• Spirit Denton ISD Academic Integrity Policy

    Academic integrity is an essential element to the Denton Independent School District’s philosophy and practice of promoting academic excellence. For an academic institution to be successful, an honor code and consequences for violating the honor code must be established. Indeed, once the student is in a university, college, or workplace, any form of dishonesty will result in serious penalties, including automatic course failure and expulsion, losing your job, etc.

    Cheating, dishonesty, and plagiarism will not be tolerated in Denton I.S.D.

     

          Cheating includes, but is not limited to, the following examples:
    • Taking, stealing, and/or using an assignment from someone else and submitting it as one’s own.

    • Allowing another to take and/or use an assignment to submit as his/her own.

    • Looking at another’s test or essay with or without his consent for the purpose of duplicating that work and submitting it as one’s own.

    • Representing as one’s own the work or words of a parent, sibling, friend, or anyone else.

    • Discussing or revealing the contents of a test or quiz with students who have not completed the assessment.

    • Unauthorized use of teacher test materials, answer sheets, computer files, or grading programs.

    • Using any type of “crib/cliff notes” on your person, an object, or programmed within graphing calculators, palm pilots, cell phones, or other electronic devices without teacher permission.

    • Receiving answers for assignments or exams from any unauthorized source.

    • Working on assignments with others when not authorized by the instructor.

    • Copying from other students during an exam.

    • Giving answers to another student for an assignment or exam.

    Dishonesty includes, but is not limited to, the following examples:

    • Agreeing with other students to commit academic dishonesty.

    • Falsification of results from research or laboratory experiments.

    • Written or oral presentation of results from research which was never performed.

    Plagiarism includes, but is not limited to the following examples:

    • Directly quoting or paraphrasing all or part of another’s written or spoken words without notes or documentation within the body of a work.

    • Presenting an idea, theory, or formula originated by another person as the original work of the person submitting that work.

    • Purchasing or receiving in any other manner a term paper or other assignment that is the work of another person and submitting that assignment as the student’s own work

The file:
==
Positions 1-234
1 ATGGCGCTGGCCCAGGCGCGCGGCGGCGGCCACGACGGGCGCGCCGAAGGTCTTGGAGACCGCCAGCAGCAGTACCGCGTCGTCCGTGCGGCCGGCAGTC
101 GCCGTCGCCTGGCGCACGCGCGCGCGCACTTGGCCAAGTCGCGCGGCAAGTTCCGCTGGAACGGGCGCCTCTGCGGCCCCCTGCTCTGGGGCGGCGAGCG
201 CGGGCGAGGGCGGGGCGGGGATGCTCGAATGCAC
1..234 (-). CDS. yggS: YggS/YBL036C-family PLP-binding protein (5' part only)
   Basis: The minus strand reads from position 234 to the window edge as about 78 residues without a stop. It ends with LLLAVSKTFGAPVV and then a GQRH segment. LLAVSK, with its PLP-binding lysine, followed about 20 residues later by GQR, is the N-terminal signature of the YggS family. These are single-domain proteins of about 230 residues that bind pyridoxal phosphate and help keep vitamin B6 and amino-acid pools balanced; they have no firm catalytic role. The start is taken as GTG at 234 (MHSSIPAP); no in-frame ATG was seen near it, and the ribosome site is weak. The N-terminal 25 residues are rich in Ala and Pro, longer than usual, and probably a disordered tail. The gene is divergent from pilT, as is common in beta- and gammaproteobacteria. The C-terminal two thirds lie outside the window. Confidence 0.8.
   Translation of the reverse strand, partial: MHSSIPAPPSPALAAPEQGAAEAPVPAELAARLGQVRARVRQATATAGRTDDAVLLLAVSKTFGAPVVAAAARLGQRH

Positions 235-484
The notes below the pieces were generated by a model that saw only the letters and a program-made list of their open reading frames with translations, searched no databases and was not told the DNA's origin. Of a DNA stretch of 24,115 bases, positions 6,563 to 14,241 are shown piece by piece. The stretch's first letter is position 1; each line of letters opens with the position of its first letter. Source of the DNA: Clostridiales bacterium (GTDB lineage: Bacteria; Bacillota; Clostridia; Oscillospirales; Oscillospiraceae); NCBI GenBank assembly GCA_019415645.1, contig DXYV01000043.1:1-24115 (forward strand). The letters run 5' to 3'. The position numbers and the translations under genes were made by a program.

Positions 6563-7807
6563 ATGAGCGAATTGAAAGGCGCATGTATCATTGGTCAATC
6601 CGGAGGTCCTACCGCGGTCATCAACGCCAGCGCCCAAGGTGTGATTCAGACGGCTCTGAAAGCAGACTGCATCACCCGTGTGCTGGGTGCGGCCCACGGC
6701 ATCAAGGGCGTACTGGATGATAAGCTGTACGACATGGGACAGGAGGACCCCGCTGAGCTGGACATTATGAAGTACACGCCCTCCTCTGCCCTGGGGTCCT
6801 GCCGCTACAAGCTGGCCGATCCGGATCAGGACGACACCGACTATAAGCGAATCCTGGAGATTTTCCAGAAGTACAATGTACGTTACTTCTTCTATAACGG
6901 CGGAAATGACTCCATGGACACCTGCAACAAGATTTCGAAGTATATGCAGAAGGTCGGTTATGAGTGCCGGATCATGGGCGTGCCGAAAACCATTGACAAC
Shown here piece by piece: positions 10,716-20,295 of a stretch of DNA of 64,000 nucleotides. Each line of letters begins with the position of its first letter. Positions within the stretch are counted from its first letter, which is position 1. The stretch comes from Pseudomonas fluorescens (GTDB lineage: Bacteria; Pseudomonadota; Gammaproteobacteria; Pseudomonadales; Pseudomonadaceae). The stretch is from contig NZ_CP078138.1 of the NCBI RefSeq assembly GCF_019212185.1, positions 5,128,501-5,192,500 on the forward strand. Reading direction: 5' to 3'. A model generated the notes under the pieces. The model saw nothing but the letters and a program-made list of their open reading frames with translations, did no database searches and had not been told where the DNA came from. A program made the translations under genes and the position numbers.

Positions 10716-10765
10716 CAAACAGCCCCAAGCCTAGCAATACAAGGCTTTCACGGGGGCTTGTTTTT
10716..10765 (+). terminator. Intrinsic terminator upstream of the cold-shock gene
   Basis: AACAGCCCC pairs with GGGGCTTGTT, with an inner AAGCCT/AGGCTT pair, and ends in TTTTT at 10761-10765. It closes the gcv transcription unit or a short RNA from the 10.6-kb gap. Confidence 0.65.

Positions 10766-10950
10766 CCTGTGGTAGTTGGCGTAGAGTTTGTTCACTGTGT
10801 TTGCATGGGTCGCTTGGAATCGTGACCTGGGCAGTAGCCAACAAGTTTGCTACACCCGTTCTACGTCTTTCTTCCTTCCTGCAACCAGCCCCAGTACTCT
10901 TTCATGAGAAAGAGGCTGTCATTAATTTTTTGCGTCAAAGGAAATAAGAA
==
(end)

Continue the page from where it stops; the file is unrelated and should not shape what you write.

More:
• Repeating information, such as statistics or demographics, which is not common knowledge and which was originally compiled by another person.

     

    Plagiarism is defined in Webster’s New International Dictionary of the English Language as:

    “To steal or purloin and pass off as one’s own the ideas, words, artistic productions of another; to use without due credit the ideas, expressions or productions of another.”

    The MLA Style Manual and Guide to Scholarly Publishing further defines plagiarism as:

    “Forms of plagiarism include the failure to give appropriate acknowledgments when repeating another’s wording or particularly apt phrase, paraphrasing another’s argument, and presenting another’s line of thinking.

    You may certainly use other person’s words and thoughts, but the borrowed material must not appear to be your creation. In your writing, then, you must document everything you borrow; not only direct quotations and paraphrases, but also information and ideas.”

    Gibaldi, Joseph. MLA Style Manual and Guide to Scholarly Publishing. New York: The Modern Language Association of America, 1998.

    Plagiarism.org indicates:

    “Plagiarism is the improper use of, or failure to give credit to another person’s writing, visual or musical representation, or ideas. It can be an act as subtle as inadvertently neglecting to use quotation marks or references when using another source or as blatant as knowingly copying an entire paper, or parts of a paper, and claiming it as your own.”

     

    Offense

    Process

    Person

    Responsible

    Consequence(s)

    1st

    1. Document suspected or observed

    cheating/dishonesty/plagiarism.

    Classroom Teacher

     

     

    2. Conference with student and determine that cheating/plagiarism has occurred.

    Classroom Teacher

     

     

    If the teacher concludes that cheating/plagiarism has occurred:

    3. Mandatory contact with parent

    ● Document the contact

    ● Identify consequences administered

    Classroom Teacher

    Campus Administrator

    ● Zero grade for the assignment

    ● Possible 1 day in ISSC

    ● Place documentation in

    Academic Integrity Folder within the Discipline Folder

     

     

    4. Inform the following campus staff:

    ● Academic Instructional Leader

    (Department Chair)

    ● Student’s assigned assistant principal

    ● Coach(s) – specific to student’s

    involvement

    ● Sponsor(s) – specific to

    student’s involvement

    ● National Honor Society

    Classroom Teacher

     

     

     

    5. Place documentation in the student’s Academic Integrity Folder until the end of the academic school year.

    Classroom Teacher

     

     

    AIP in PDF format: Click here: AIP